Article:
FIND in
<--prev V210 next-->
From: "Dan'l Danehy-Oakes" 
Subject: RE: (urth) Gnostic Wolfe
Date: Tue, 29 Oct 2002 09:36:04 -0800

Adam and Tom exchanging ...

> >> I don't see any particular connection between the Long Sun 
> >> books and Gnosticism, either positive and negative.
> > 
> > Silk holds the "primary" Gnostic belief - that the god(s) of this 
> > world/Whorl are false,
> But this is not specific to Gnosticism, but true for any 
> monotheist in a polytheistic world--like Silk.

For clarity:

The "Gnostic model" of the Long Sun books is this:

In Wolfe's "major" works, he presents settings in an orthodox
Catholic universe in which "other" religious traditions can be

tBotNS portrays a world in which Kabbala is literally true; 
the "Soldier" books portray a world in which paganism -- sc.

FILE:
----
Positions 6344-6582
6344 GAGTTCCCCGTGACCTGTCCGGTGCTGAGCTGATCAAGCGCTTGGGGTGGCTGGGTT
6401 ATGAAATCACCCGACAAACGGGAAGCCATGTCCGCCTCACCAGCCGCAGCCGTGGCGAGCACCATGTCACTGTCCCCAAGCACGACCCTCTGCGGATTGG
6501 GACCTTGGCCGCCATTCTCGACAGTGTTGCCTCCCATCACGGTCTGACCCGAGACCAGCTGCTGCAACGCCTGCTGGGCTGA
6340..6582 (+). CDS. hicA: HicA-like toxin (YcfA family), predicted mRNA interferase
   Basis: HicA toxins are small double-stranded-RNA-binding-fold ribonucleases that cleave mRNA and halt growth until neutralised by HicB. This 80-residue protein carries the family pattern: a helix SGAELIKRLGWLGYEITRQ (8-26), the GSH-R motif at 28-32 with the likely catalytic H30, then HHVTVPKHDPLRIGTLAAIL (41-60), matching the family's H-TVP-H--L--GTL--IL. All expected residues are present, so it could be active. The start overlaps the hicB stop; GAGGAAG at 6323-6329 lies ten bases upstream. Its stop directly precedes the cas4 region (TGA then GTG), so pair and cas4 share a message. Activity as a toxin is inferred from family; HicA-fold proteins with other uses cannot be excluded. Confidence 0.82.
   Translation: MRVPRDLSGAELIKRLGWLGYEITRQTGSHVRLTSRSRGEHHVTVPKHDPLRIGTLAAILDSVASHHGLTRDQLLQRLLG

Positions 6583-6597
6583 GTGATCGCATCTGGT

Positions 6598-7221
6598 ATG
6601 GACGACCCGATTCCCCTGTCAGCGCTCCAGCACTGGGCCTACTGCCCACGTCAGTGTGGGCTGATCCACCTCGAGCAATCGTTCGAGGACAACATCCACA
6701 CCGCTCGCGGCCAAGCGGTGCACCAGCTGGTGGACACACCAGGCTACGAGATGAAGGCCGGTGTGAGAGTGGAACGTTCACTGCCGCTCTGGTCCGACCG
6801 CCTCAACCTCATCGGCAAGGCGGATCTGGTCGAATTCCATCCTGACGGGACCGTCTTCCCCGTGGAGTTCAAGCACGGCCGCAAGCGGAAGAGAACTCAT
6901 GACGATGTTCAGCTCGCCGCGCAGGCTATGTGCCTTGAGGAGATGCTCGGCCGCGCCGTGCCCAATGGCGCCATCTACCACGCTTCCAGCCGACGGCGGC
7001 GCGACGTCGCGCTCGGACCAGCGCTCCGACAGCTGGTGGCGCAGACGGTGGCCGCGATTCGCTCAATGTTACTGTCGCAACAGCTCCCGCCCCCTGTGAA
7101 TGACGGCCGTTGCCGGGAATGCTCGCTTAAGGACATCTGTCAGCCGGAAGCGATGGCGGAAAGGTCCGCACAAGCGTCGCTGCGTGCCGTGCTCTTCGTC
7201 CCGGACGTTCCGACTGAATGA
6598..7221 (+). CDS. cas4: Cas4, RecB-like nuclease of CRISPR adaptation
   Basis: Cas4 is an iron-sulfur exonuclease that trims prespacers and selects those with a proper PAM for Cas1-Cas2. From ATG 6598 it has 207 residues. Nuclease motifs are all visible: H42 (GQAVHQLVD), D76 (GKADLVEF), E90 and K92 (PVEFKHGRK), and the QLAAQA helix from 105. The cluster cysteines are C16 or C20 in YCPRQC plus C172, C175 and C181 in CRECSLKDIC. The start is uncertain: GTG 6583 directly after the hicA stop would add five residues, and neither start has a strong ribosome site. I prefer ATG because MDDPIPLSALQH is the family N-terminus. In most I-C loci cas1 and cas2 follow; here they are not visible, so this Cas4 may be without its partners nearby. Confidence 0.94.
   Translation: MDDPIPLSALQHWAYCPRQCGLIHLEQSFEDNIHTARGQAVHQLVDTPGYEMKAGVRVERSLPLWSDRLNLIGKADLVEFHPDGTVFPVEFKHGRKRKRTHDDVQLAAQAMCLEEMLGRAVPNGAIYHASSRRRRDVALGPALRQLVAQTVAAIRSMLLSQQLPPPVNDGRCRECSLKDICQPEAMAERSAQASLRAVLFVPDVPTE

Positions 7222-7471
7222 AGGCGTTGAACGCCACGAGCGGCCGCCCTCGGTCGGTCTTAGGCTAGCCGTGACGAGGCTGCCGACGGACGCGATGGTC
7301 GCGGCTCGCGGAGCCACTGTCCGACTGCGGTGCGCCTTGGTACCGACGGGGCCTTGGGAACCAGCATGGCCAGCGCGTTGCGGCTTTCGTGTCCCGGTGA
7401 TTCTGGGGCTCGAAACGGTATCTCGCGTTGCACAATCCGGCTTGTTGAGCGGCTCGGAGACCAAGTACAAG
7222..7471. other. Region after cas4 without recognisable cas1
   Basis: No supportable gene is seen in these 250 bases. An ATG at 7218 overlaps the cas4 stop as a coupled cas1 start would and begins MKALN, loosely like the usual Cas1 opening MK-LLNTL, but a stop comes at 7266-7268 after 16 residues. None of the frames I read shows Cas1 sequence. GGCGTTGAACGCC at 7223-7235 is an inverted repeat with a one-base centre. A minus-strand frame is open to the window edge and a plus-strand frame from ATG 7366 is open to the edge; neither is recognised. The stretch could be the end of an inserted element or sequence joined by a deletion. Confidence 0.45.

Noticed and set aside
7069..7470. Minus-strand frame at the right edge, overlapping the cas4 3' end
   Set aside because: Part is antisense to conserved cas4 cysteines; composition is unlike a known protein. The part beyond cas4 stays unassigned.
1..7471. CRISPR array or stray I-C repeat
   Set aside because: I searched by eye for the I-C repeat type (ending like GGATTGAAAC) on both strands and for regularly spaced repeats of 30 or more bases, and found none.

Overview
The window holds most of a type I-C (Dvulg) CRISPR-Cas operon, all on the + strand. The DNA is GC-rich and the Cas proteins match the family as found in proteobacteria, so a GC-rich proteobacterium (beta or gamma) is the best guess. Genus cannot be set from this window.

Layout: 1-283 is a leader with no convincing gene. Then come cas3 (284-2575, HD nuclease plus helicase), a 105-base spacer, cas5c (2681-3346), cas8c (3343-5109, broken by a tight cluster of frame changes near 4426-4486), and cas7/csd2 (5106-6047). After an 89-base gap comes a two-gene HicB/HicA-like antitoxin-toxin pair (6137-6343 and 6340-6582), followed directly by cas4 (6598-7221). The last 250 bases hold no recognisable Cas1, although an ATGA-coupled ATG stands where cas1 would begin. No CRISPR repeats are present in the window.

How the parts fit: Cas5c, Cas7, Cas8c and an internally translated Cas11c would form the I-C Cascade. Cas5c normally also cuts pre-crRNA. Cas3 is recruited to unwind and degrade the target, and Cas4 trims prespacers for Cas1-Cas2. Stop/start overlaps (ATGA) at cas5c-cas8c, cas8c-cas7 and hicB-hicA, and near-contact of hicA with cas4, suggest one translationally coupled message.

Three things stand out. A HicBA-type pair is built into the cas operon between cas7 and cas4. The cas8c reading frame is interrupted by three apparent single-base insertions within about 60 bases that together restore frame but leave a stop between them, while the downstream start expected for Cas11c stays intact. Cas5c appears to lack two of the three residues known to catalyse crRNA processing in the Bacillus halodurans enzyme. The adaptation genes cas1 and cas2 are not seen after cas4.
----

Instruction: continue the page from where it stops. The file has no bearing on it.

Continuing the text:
Greek myth -- is literally true. And in the Long Sun books,
he is portraying a world, set against a larger, orthodox
Catholic universe, in which Gnosticism (or at least one form
of it) is literally true.

To summarize how a form of Gnosticism is literalized in the
Long Sun books:

All things (the whole larger universe in which the "Sun" 
books are, overall, set) emanate from the one True God 
(Silk's Outsider). From those "emanations," a Demiurge 
(Pas), with the help of other "Archons" (Pas' family and 
the lesser gods) have made a false, material world (the 
Whorl). In such a world, the only way in which humans and 
the True God can approach each other is by an act of Gnosis 
(Silk's enlightenment), for which a human may and must 
prepare himself (Silk's discipline and religious training), 
but which is still ultimately an act of the True God.

Zat make sense?



<--prev V210 next-->